Overcoming alienation: On Stoterdijk’s You Must Change Your Life

This is the eighth set of reflections on Peter Sloterdijk’s You Must Change Your Life: On Anthropotechnics (Cambridge: Polity Press, 2013). The first set of reflections can be read here. A summary of Stoterdijk’s principal theses is available here.


I am nearing the end of my excursus into the exercises that athletes of the spirit perform on themselves in order (a) to secede from ordinary life and (b) to unify themselves with the cosmos. How this secession-unification nexus will work will change according to particular program followed by the particular community of practitioners.

I have discussed Stoterdijk’s claims regarding overcoming scarcity, burden, and sexual desire. It is not that one stops eating, ceases existing, or refuses to have sex; it is rather that one is freed completely from the compulsions of eating, the sense of burden, and the sexual appetites for one has overcome the erroneous claims that ‘one has to do X….’

I am now concerned with alienation. The claim is that there is an ‘enemy’ to living, one that oppresses me, thereby making life inhospitable or unlivable. In ‘Against Domination and Enmity,’ Stoterdijk makes the Nietzschean argument that the ascetic freely and actively submits himself to forms of coercion in order to be free. There is no freedom without the path of coercion; no higher freedom without the program of self-submission or self-surrender. Nietzsche’s counterintuitive conclusions run counter to those in modernity (save, perhaps, Kant’s concerning the rational person’s giving the moral law to himself), which distinguish between zones of coercion (e.g., the state) and spaces of freedom (e.g., the private sphere).

For the ascetic, the project is to transform coercion into freedom by once again ‘doubling down.’ Stoterdijk: ‘Coercion by the highest [thereby] downgrades all other compulsions to second-order factors’ (419). Here, ‘the highest’ is not the existing Other but the exercise of the self upon itself. In his program in humility training, St. Benedict, for instance, claims that the very first step on the path of humility is the cenobite’s growing awareness of the omnipresence of God. Arguably, this is just the opposite of the draconian, the coercive, and the dominating: it is the novice’s raw introduction to the idea of the higher. Indeed, as he proceeds farther along the path of humility and overcomes his estranging arrogance, he finds instead softness, gentleness, and God’s ‘loving-kindness.’ Notwithstanding the question of God’s existence, what is right about Benedict’s argument is the architecture of humility.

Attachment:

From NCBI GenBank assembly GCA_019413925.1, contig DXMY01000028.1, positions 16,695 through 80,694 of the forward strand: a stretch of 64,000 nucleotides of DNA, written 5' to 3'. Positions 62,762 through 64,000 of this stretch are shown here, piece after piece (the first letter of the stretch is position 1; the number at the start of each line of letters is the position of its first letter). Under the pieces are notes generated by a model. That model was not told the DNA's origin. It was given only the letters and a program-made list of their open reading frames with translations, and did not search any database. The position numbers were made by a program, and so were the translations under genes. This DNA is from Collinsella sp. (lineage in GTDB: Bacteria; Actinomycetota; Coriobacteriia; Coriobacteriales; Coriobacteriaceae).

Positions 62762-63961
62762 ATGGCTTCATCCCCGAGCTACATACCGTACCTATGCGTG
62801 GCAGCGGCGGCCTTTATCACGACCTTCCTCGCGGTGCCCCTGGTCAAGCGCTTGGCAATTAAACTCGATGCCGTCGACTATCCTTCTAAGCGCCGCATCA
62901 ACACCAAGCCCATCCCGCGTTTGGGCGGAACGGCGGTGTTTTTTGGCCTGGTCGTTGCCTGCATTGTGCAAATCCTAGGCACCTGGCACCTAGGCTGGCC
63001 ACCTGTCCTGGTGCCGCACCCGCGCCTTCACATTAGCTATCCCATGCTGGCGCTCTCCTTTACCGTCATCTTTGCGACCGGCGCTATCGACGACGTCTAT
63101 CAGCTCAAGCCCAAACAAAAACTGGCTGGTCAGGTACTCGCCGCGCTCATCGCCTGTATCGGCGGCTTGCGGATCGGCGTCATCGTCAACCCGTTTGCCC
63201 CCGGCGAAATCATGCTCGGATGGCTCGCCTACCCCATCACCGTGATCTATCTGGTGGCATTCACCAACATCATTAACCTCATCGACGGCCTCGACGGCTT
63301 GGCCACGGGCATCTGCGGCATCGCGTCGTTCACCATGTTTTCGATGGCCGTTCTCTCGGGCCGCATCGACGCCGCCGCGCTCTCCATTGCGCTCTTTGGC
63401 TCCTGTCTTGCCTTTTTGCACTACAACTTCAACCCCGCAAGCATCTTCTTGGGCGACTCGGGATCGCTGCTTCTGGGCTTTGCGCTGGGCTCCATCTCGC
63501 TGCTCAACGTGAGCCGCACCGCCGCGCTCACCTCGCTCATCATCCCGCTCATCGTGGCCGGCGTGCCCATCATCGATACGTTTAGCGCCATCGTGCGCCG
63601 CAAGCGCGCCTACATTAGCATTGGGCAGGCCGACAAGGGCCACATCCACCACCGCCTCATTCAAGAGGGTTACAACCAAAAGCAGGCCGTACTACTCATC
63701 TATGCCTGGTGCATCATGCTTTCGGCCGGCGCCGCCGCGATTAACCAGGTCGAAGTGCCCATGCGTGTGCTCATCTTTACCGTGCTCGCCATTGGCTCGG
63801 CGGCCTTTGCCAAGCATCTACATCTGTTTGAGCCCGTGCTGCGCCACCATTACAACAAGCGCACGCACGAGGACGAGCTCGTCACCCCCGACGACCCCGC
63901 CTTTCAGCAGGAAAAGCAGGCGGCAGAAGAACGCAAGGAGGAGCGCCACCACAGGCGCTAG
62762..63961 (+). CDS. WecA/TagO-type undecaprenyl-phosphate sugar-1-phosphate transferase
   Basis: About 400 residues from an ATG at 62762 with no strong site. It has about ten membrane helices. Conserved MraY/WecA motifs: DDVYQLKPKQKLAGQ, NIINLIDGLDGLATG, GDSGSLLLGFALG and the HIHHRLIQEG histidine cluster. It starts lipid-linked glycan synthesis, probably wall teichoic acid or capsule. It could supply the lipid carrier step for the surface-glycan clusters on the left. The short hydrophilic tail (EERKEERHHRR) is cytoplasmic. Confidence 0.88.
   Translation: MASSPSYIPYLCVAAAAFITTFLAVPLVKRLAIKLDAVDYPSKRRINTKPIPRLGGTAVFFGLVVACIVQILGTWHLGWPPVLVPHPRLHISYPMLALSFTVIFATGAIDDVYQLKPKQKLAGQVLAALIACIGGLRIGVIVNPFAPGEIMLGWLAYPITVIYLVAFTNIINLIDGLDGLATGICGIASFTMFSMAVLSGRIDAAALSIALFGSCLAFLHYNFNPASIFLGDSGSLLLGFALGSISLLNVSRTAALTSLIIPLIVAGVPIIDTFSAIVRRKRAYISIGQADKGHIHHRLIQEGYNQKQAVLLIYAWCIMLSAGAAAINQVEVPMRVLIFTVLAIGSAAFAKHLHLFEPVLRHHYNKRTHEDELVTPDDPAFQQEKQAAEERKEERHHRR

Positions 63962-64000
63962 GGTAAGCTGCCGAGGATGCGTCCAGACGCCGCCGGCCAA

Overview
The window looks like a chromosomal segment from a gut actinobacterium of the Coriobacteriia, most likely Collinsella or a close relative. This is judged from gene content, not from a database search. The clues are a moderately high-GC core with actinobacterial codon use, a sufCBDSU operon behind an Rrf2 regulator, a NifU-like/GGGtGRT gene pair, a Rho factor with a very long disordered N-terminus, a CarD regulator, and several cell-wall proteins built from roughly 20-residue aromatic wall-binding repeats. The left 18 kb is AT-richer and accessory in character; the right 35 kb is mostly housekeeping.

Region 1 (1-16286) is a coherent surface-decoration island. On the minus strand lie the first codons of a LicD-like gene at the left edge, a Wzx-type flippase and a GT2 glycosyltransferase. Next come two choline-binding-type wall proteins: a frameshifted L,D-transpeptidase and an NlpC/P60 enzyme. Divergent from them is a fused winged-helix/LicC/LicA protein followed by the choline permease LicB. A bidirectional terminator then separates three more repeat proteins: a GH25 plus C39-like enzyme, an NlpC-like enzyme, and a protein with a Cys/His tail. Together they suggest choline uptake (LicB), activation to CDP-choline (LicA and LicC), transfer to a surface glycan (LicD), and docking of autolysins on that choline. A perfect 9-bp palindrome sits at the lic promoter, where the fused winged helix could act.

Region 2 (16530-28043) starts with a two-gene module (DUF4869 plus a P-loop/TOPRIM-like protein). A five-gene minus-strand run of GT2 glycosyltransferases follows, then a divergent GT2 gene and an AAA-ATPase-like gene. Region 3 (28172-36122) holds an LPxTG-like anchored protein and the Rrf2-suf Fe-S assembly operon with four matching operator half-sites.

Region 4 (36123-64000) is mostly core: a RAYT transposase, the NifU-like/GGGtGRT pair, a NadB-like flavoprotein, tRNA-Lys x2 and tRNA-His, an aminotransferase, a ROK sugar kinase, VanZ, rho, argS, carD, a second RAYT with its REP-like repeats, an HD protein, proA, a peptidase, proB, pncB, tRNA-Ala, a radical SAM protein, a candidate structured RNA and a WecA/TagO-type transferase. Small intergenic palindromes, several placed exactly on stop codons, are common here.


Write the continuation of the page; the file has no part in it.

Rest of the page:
And what has happened to Benedict’s cenobite or to Epictetus, the lame man who was once a slave and who later on became a great Stoic teacher? Stoterdijk writes, ‘Moral asceticism takes away the enemy’s power to make us strike back. Whoever moves beyond the level of reacting breaks the vicious circle of violence and counterviolence…’ (420, my emphasis). The implication is that I qua ascetic may strike back or I may not (though neither Christ nor the Buddha would), yet either way I can feel no revenge animating me (indeed, no animus for anything) and thus cannot be egged on by ugly compulsion. By enduring the worst of my own devices, I cannot ever be cowed. Hence, just as the good man cannot be harmed, so the free man can never avenge or be avenged.

Stoterdijk’s Nietzschean riposte–to come to freedom by way of submitting oneself to the most grueling exercises in coercion–is one route beyond enmity and alienation. The other, about which I have often written in the past, is the Hegelian-cum-Daoist route: beyond enmity, on a higher level one comes to reconciliation or attunement with what is. The other cannot possibly harm me because, from this philosophical vantage point, whatever life is beyond the perishable is kindly through and through.